Meet Gabriel Angelo, the 12-Year-Old Playing His Trumpet on S.F. Streets to Pay for Music Lessons
It's not often that you hear the theme song of The Godfather while walking down Market Street on a sunny Wednesday afternoon. It's even less likely that you'll hear it played in pure, bright trumpet notes that resonate over the noise of the traffic. This music stopped me in my tracks, so I set out to locate the source. If it wasn't a recording, I imagined it must be a tall, powerful horn player, probably older -- an ex-professional, maybe. But I was looking at the wrong height.
When I lowered my gaze, I saw a meticulously dressed young boy, one hand stuck nonchalantly in his pocket, strolling back and forth as he played in front of a sizable crowd. Gabriel Angelo, 12, plays on the streets to earn money for his music lessons at the S.F. Conservatory of Music and Berkeley Jazz School. However precocious his playing is, though, Gabriel bubbles over with a kid's enthusiasm when he shares his story.
When did you start playing the trumpet?
I've been playing the trumpet for six years. I started because my mom was going to have me take piano lessons at my church's conservatory, but when me and my teacher went to the music room and I saw the trumpet in person -- because I had never seen a trumpet in person, only on TV -- I asked if I could play the trumpet instead of the piano. And he said "Sure, if that's what you want, give it a shot."
When did you start playing in public?
It was May 21, 2009, and my birthday was May 22. X-Men Origins came out on the day before my birthday and I wanted to see it on the opening day. But my mom didn't get her paycheck til after my birthday so I asked if I could make my own money so I could see X-Men Origins. It worked out, so after that I decided to make money for my lessons.
What do you like about playing on the street?
First of all, you get to practice, and then you get to make connections. It gives you a lot of experience and that's one of the main things. To develop my career, I have to make connections.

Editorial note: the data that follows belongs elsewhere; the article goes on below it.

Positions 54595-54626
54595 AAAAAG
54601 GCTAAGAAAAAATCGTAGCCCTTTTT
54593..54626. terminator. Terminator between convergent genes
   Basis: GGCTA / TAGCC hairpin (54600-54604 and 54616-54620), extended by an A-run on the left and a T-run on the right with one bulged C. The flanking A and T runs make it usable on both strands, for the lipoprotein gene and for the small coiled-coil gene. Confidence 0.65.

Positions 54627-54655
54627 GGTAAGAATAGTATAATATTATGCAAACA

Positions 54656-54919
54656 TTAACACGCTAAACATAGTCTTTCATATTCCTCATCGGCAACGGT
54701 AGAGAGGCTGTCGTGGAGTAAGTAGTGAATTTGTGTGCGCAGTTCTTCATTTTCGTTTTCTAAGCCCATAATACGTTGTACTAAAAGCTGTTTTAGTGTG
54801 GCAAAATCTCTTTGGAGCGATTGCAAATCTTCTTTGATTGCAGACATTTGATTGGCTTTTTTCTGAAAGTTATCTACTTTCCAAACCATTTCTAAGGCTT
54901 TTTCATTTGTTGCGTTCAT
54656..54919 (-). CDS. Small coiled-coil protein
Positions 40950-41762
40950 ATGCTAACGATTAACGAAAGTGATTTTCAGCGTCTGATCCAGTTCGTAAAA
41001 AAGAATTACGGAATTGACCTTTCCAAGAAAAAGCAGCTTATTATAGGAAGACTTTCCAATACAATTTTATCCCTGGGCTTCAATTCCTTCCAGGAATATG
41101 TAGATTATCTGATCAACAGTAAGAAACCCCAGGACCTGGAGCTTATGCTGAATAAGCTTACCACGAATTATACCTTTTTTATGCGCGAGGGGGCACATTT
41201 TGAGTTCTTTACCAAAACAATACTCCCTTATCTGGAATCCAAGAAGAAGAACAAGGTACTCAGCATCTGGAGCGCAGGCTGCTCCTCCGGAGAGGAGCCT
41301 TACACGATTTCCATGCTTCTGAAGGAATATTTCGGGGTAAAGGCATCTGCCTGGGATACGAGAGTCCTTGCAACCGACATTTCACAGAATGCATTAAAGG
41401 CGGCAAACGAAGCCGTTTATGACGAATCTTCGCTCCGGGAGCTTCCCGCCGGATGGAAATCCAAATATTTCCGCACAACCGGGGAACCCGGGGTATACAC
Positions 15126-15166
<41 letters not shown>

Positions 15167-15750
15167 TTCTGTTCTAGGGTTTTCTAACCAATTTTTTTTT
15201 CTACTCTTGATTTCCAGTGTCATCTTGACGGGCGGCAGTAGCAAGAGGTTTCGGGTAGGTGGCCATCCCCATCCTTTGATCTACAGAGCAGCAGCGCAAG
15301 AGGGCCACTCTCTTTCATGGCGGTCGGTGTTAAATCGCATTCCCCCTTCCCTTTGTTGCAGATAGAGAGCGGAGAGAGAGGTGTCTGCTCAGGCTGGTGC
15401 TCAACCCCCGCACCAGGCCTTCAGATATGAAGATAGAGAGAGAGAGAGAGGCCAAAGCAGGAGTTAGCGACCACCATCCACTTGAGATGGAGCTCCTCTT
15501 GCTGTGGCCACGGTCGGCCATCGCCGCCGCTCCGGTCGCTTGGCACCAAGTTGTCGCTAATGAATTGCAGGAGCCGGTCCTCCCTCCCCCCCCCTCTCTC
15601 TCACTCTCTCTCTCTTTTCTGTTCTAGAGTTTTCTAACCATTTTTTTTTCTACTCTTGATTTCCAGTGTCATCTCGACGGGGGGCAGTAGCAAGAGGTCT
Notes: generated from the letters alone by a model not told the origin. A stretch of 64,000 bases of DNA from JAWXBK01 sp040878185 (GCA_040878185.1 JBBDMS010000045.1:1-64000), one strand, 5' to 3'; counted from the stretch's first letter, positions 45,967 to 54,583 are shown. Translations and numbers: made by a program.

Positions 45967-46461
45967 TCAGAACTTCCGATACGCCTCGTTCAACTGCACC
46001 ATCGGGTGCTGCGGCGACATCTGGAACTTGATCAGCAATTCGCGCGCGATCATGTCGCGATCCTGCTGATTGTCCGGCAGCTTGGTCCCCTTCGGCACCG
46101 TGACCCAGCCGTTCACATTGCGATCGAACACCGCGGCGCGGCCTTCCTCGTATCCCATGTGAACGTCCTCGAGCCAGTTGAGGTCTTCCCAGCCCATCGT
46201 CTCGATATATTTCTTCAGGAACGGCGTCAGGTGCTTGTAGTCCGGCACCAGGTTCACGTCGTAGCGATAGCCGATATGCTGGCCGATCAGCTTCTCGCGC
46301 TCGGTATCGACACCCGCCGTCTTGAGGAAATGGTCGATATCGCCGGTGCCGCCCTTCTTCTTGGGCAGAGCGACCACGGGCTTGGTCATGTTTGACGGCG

Tell me about your trumpet.
When he was about to walk away, he said, "Wait, I'm Arturo Sandoval's producer, you want to come to the show tonight?" Have you heard of Arturo Sandoval? You know, he's a six-time Grammy award-winner and a really famous trumpet player. So [Greg Field] took me backstage during the intermission and Arturo Sandoval said, "Are you going to play "Moon River" for me?" And I was like, "Uhhh ... of course!"
When I went onstage, I was holding the valve flows because they were broken and Sandoval said, "Wait, why are you holding the trumpet like that?" I explained that it broke because it's really old -- it's from 1956. And after I played "Moon River" onstage he said, "You know what, I'm going to buy you a brand-new cornet." Except he gave me one of his, which was custom made by Antoine Curtois.
What are your favorite pieces to play?
The first one is The Godfather, then the National Anthem, and Oh, When the Saints.
What do you do if someone else is playing on your spot? Is there such a thing as street musician's territory?
There's no such thing as territory. Whoever's there is there. Why would you start playing if someone else was playing? There would be two different songs and it would sound weird.
How much money do you make on an average day?
It really depends on how long I stay ... on an average day I would say maybe $30.
Where do you see yourself in the future? Do you want to be a professional trumpet player?
I actually am planning on making my own money to go to Paris to see the Ralph Lauren car show, because I want to go places. I also sent in an audition for America's Got Talent six days ago.
All the things I want to do are -- I want to be a trumpet player, an actor, and of course, an investor, and a clothing designer, and ... I think that's it!